How can Cordyceps accomplish all that? Cordyceps mushrooms are loaded with adenosine, cordycepin, cordycepic acid, essential amino acids, vitamins A, B, C, E, & K, polysaccharides, superoxide dismutase (SOD), trace essential elements, proteins and extremely beneficial polysaccharides called Beta (1,3)(1,6) D-Glucans.  These components are responsible for Cordyceps’ many benefits.
Adenosine promotes enhanced oxygen utilization efficacy, which may help with respiratory issues. It also supports blood circulation to the heart, brain, and sexual organs. It also supports healthy blood pressure, pulse rate, blood platelet clotting. Beyond that, it is famed for increasing physical energy.
Cordycepin is the reason for cordyceps’ potent antioxidant properties which allow it to fight free radicals and protect the body from damage caused by them i.e., ageing and oxidative stress.  In laboratory studies, Cordycepin has reduced tumor size. It may also support healthy blood sugar levels. Like all medicinal mushrooms, it is an absolute superstar in supporting a healthy immune response.
Polysaccharides are bioactive substances that support the kidneys, liver, and heart, serve as powerful immune modulators and support antioxidant and detoxification processes.  More specifically, Cordyceps contains Beta (1,3)(1,6) D-Glucans which are known to support immune function, overall wellness, and healthy cell growth.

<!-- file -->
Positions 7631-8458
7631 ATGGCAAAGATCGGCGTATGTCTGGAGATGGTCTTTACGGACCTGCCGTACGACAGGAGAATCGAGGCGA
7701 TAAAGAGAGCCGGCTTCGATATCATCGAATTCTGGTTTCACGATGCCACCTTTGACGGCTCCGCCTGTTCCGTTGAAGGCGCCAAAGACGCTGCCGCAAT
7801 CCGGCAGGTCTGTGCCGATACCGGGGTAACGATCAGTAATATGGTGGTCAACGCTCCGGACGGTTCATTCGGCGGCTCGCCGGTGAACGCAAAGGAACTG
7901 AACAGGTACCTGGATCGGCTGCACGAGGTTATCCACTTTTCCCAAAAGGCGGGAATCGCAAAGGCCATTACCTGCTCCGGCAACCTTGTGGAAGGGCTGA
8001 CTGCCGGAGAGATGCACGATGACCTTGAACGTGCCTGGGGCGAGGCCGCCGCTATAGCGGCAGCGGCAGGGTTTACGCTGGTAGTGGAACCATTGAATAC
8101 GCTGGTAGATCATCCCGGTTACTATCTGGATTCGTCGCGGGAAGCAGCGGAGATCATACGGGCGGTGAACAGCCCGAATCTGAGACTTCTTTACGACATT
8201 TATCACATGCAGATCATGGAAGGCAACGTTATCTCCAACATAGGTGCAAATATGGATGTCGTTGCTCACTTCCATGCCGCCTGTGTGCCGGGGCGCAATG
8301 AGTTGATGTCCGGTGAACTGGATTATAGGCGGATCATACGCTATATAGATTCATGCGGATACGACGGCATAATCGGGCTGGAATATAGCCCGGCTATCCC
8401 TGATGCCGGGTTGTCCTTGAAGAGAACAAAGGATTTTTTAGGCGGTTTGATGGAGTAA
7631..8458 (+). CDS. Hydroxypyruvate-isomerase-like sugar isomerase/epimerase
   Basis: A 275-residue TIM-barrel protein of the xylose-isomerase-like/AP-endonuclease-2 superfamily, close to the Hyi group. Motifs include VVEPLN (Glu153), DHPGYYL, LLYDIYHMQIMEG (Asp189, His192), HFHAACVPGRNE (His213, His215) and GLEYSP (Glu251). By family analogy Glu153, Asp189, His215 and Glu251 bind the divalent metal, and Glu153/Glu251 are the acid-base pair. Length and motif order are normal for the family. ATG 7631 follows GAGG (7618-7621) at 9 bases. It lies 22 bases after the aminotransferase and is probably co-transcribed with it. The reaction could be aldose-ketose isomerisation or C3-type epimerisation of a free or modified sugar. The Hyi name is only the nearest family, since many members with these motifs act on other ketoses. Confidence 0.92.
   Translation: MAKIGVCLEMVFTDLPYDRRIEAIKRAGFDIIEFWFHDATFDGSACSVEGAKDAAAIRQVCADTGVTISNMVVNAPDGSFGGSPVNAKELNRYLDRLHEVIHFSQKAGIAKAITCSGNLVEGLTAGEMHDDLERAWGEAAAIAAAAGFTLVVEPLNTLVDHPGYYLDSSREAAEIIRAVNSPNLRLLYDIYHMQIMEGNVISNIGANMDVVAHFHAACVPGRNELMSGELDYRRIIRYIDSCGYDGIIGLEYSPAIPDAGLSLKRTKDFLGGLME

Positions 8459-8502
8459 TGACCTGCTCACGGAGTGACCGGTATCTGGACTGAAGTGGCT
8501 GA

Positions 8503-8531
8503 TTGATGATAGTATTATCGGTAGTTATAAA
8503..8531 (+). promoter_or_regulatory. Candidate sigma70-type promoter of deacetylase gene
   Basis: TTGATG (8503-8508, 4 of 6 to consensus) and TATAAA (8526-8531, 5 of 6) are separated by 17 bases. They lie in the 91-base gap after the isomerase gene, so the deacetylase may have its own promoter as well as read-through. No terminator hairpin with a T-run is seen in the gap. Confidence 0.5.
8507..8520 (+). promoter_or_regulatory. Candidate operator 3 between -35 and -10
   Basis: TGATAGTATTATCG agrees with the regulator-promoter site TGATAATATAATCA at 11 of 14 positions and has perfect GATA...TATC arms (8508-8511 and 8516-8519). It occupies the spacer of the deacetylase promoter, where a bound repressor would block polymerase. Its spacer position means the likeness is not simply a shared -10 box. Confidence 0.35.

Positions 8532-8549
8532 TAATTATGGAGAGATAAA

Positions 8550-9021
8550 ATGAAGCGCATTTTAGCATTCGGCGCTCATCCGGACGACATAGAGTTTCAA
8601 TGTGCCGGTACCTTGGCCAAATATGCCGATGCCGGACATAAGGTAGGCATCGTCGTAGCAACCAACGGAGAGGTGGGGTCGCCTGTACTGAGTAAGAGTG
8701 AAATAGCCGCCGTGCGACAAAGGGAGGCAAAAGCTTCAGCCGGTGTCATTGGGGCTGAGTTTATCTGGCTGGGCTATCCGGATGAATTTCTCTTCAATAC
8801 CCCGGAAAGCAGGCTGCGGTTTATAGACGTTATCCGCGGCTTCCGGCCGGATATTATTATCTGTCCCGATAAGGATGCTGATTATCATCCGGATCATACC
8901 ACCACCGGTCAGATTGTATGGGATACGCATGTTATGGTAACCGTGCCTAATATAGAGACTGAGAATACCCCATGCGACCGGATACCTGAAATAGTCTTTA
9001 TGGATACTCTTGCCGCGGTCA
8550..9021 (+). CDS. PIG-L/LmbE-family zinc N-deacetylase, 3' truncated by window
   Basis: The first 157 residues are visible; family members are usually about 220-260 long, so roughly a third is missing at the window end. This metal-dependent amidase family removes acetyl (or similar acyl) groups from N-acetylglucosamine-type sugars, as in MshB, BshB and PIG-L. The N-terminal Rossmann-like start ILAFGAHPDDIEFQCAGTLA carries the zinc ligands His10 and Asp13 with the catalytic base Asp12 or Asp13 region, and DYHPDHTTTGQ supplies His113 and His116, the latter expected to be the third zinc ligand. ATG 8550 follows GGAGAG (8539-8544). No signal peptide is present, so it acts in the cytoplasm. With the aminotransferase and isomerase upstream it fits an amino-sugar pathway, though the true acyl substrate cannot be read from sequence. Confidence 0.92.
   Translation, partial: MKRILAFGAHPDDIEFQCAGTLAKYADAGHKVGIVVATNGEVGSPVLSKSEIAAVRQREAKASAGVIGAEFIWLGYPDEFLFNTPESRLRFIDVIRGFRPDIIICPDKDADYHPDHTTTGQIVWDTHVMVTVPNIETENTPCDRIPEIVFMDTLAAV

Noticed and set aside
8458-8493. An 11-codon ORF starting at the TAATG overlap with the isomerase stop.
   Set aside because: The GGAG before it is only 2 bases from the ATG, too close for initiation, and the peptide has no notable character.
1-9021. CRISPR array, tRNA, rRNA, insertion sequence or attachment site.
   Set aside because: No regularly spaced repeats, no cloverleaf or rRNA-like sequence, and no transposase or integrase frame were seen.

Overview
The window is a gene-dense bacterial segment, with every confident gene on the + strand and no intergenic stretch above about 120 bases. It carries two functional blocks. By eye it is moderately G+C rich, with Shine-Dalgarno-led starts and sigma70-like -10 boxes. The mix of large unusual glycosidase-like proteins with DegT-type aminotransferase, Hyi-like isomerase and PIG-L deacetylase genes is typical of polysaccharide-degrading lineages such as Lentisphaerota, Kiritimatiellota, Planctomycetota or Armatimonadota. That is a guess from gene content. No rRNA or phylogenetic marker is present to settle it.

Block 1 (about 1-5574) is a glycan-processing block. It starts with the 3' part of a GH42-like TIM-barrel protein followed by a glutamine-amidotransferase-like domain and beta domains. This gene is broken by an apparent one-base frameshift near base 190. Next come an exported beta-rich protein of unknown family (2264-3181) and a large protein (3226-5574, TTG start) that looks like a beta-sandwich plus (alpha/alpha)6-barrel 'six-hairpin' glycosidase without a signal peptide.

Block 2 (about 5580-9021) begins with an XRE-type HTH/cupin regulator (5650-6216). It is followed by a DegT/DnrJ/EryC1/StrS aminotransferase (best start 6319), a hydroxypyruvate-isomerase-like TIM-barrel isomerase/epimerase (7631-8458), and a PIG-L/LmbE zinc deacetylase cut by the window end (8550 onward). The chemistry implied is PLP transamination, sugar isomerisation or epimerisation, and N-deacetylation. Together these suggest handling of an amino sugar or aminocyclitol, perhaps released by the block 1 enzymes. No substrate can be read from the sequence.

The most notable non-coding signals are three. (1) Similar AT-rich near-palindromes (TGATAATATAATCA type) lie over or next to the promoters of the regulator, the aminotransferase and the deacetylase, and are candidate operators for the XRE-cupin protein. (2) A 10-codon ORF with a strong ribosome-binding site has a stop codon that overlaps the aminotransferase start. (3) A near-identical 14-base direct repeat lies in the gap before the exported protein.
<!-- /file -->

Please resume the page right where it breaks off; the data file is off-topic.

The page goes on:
Both C. sinensis and C. militaris are ripe with benefits, but arguably, C. militaris is more beneficial due to its higher concentration of cordycepin. The only thing one might want to be concerned about is finding quality product. Because Cordyceps are so popular, you’ll find many products that are not really mushrooms at all, but mycelia grown on grain. Studies show that Cordyceps fruiting bodies contain far more Cordyceps nutrition than grain grown mycelia.
When purchasing Cordyceps supplements, look for those that are “100% Organic, non-GMO, whole fruiting body extracts.” Avoid products that claim the mushroom is full spectrum, myceliated brown rice (or other grain), or mycelial biomass. While, these days, we’re all somewhat suspicious of China, they do grow the world’s finest medicinal mushrooms.
We source our Cordyceps through our partner, Nammex, an American owned company that has been actively involved in mushroom cultivation in China for many years. Every lot is tested for purity, potency, pesticides, heavy metals, etc. in third party labs. They are the world’s finest medicinal mushrooms.
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 Panda AK. Tracing the historical prospective of Cordyceps sinensis –an aphrodisiac in Sikkim Himalya. Ind J Hist Sci. 2010;45:189–98.
 Li, S P et al. “Anti-oxidation activity of different types of natural Cordyceps sinensis and cultured Cordyceps mycelia.” Phytomedicine : international journal of phytotherapy and phytopharmacology vol. 8,3 (2001): 207-12. doi:10.1078/0944-7113-00030
 Nie, Shao-Ping & Cui, Steve & Xie, Mingyong. (2018). Cordyceps Polysaccharides. 10.1016/B978-0-12-809418-1.00004-6.